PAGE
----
When scholars write about rabbinic capital punishment, they tend to cite one well-known text from the Mishnah, a second-century C.E. Hebrew-language law code:
"The Sanhedrin [Jewish court] that kills once in seven years is called destructive. Rabbi Elazar ben Azariah says: Once in seventy years. Rabbi Tarfon and Rabbi Akiva say: If we had been in the Sanhedrin, no one would have ever been killed. Rabban Shimon ben Gamliel says: Even they multiply murderers in Israel."
This text censures the rabbinic court that executes with anything nearing frequency, and two Rabbis, Tarfon and Akiva, claim that they would have never executed anyone at all. A dissenting comment from Rabban Shimon ben Gamliel argues that such abolitionism would have had disastrous social consequences by eliminating the deterrence that the death penalty allegedly provides. Many scholars of the last century, frequently omitting the last comment, concluded from this text and others that the ancient Rabbis were opposed to capital punishment. The Rabbis would have completely abolished the death penalty, the argument goes, if they had not inherited it from the Bible. According to many proponents of this historical reconstruction, the Rabbis represent an advance in moral thinking over the relative barbarism of the Bible.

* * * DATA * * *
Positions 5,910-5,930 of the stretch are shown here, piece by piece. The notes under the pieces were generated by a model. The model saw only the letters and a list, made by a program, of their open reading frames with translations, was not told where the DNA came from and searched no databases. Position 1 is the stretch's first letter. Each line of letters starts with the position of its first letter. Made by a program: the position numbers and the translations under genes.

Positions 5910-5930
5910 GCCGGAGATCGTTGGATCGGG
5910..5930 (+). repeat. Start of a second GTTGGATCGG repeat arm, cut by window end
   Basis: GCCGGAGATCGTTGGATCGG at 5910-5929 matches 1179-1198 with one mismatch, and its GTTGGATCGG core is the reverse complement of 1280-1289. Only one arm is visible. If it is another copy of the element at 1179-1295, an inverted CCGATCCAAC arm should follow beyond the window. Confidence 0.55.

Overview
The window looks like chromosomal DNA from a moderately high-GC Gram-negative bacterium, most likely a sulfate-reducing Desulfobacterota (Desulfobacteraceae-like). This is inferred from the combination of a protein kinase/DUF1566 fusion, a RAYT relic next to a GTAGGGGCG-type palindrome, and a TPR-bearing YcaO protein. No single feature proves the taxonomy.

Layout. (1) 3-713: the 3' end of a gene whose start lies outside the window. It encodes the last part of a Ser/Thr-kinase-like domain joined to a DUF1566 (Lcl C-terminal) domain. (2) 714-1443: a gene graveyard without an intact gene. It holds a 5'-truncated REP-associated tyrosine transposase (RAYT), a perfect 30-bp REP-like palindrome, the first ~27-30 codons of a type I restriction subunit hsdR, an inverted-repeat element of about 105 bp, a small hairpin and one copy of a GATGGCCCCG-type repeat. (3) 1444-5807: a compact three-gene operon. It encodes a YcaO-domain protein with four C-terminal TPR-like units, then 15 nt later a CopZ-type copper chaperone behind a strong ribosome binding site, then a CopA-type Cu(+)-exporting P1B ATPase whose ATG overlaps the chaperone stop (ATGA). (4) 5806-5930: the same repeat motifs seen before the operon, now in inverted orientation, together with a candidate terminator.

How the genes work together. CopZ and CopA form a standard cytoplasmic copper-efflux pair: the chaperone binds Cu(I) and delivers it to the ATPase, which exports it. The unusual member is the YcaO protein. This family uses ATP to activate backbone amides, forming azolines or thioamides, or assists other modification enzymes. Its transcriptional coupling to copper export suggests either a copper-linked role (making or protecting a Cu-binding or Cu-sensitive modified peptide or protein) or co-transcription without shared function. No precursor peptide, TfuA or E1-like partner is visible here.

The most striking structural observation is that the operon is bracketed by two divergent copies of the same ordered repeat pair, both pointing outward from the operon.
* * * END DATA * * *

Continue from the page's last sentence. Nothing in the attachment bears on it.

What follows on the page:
This paper first explores the contours and context of this scholarship and then offers a new approach that uses Robert Cover's work to rethink rabbinic law's relationship to violence. I draw on two of Cover's essays, Nomos and Narrative and Violence and the Word, to read another rabbinic legal text, Mishnah Sanhedrin Chapter Six, which describes the rabbinic procedure for criminal execution. I employ Cover's concepts of word, role, and deed, and specifically his claim that the judge's word is turned into violent deed though the mediation of roles. Using these concepts, I suggest that the Mishnah establishes a close relationship between the rabbinic judge and violence, but at the same time creates some distance between the two. According to Cover, such strategies are typical of law, which in order to maintain legitimacy must appear to be capable of violence yet not unduly eager to resort to it. I suggest that Cover's work, when applied to rabbinic law, helps to dispel the romanticism of rabbinics scholarship, even though paradoxically Cover's own discussion of Jewish law is subject to this very flaw. Finally, I recommend several new directions that Cover's work might give to scholarship on Jewish law, and I suggest that rabbinic texts, in turn, might complicate our reading of Cover.
Beth A. Berkowitz,
Negotiating Violence and the Word in Rabbinic Law,
Yale J.L. & Human.
Available at: https://digitalcommons.law.yale.edu/yjlh/vol17/iss1/7